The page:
Remembering Zsa Zsa Gabor As A Woman "Often Married" Is A Sexist Double Standard
After the death of actress and socialite Zsa Zsa Gabor was announced, several of Gabor's obituary headlines focused solely on her status as an "often married" woman, neglecting to acknowledge her other accomplishments and roles in life. The singular focus of these obituary headlines on Gabor's marriage status serve to illustrate that sexism is still inherent in how women's lives are portrayed — even after their death. Needless to say, this is not the respectful way to go about honoring anybody's life.
Both Bloomberg and The New York Times referred to Gabor as an "often-married" actress and celebrity in their respective headlines, giving the impression that her marriage status and relationship to men constitute the primary way in which Gabor should be identified and remembered. To the contrary, Gabor had a storied career and life that was completely independent of the men she dated and married. While she may not be the most famous actress of her time, Gabor does have 76 film and television credits on IMDb, reflecting a lengthy entertainment career that is certainly headline-worthy. She also won a Golden Globe award for "Most Glamorous Actress" in 1958.
Furthermore, Gabor was a pioneer in defining what we now refer to as a modern-day celebrity socialite. She was known for her fashion and glamour and was a highly sought-after attendee at public events. Gabor was known as spunky, witty, and adventurous, and the public was seemingly fascinated by her life and experiences. The actress also wrote a book in 1970, in which she advised readers on different aspects of life and love.
While Gabor was married nine times, her marriages are merely a part of her life, not the sole focus of it — and certainly not her life's primary identifying feature, as some of the aforementioned headlines would suggest. The tendency to focus on Gabor's marriages is unfortunately not an isolated problem. In fact, many obituaries of well-known women seem to more readily reference their marriages and personal lives over their careers, accomplishments, and social or cultural impact.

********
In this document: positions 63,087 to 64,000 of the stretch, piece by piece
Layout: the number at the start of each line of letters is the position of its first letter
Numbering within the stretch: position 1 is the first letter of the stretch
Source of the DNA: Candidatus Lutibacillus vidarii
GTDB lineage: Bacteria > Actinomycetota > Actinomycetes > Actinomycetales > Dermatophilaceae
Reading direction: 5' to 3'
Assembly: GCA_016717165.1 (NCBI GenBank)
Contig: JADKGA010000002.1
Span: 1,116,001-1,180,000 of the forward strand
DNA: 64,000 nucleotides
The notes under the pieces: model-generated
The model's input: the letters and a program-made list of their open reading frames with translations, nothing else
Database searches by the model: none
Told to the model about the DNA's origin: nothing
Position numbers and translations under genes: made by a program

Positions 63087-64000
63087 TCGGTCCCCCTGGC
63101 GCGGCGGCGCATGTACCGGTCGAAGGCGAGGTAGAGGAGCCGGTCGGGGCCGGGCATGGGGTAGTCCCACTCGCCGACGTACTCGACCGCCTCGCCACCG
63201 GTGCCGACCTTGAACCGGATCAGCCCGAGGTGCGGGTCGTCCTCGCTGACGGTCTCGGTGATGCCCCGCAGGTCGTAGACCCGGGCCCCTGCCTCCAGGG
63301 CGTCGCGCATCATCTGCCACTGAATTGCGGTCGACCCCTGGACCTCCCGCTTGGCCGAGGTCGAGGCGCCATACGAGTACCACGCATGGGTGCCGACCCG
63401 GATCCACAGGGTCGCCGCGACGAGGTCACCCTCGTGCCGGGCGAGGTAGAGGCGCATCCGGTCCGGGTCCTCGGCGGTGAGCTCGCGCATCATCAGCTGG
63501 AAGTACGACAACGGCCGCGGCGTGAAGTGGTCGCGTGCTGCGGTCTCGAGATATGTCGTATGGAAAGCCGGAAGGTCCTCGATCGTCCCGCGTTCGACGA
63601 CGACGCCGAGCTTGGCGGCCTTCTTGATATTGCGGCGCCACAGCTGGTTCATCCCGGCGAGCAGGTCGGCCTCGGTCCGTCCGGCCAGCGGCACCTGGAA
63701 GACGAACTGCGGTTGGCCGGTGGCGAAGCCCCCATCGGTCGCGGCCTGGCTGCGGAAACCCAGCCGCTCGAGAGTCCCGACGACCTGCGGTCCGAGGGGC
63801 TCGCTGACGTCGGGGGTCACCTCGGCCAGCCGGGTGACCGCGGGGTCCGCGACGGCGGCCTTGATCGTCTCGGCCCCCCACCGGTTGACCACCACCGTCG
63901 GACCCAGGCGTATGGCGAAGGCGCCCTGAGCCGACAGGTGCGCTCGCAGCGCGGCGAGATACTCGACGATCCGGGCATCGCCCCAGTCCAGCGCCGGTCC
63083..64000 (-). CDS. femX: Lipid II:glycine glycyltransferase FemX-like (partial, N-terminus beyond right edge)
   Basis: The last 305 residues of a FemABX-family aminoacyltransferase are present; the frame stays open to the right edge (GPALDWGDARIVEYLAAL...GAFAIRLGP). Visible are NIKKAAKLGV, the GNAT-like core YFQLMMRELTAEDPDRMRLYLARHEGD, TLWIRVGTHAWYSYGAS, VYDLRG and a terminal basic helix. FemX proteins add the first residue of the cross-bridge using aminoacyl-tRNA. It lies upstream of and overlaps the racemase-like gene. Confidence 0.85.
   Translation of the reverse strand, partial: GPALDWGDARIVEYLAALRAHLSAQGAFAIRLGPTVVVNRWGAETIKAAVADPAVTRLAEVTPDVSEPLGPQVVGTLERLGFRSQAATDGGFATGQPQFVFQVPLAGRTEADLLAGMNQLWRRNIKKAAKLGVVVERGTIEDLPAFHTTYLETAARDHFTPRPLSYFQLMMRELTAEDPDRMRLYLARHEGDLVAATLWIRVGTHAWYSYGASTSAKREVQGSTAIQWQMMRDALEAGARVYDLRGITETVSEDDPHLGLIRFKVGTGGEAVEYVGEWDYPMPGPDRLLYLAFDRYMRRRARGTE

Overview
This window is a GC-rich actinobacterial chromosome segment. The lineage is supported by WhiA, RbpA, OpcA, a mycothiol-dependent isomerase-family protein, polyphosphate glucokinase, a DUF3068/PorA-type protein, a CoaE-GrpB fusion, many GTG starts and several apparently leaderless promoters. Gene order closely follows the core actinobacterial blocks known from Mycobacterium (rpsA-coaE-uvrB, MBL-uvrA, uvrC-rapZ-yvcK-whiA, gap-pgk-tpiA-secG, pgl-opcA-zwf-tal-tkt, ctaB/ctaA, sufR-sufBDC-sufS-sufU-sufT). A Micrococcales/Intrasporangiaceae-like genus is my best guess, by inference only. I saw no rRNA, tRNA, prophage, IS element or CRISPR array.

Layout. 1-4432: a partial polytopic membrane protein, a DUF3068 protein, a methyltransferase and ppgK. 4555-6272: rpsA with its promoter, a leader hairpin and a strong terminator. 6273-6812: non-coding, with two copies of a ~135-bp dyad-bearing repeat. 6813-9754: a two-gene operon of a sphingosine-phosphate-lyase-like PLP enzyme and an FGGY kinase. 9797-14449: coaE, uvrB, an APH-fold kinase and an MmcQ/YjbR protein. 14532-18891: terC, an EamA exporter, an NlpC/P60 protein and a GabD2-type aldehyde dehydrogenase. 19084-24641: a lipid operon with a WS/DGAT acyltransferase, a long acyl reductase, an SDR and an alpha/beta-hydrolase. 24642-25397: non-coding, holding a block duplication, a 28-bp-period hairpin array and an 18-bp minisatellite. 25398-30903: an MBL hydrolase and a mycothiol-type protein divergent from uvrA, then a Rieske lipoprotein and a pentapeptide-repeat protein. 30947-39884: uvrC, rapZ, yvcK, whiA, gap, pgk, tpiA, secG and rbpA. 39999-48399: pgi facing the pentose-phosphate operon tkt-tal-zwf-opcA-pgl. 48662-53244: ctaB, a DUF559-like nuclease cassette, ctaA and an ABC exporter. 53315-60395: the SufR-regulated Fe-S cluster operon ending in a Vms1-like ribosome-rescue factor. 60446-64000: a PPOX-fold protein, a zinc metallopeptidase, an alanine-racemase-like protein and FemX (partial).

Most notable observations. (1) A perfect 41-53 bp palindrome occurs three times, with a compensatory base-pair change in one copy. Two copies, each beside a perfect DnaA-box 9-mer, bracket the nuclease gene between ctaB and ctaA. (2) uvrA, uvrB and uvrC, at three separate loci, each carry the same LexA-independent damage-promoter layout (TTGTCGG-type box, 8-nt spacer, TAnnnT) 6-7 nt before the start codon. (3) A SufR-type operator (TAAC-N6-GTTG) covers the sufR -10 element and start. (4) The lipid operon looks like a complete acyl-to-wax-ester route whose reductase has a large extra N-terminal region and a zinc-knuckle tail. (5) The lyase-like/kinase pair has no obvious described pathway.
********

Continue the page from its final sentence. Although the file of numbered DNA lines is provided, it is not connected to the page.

According to The Guardian, following the death of artist and author Adele Morales in 2015, the New York Times framed Morales' death solely via reference to her famous husband, Norman Mailer. The times used the headline "Wife Mailer Stabbed Dies at 90," to announce her death, seemingly implying that the highlight of Morales' life was when her famous husband attacked her.
In 2013, The New York Times used the opening lines of the obituary of famous rocket scientist Yvonne Brill to describe her cooking and domestic life, saying "She made a mean beef stroganoff, followed her husband from job to job and took eight years off from work to raise three children..." It only added that she was "also a brilliant rocket scientist" as an apparent afterthought in the second paragraph.
Overall, the marriage-focused headlines of some of Gabor's obituaries coupled with the strong emphasis on her nine marriages in the majority of these pieces highlight a sadly ever-present trend: that women's lives and worthiness are often defined by their domestic relationships, not their own personal successes and adventures. I think it is certainly fair to say that men's achievements are not typically framed in this way, especially post-mortem.
While Gabor's obituary is sadly illustrative of the double standard by which women's lives are portrayed and evaluated, perhaps it can also serve as a means of drawing attention to the issue in hopes of beginning to rectify it.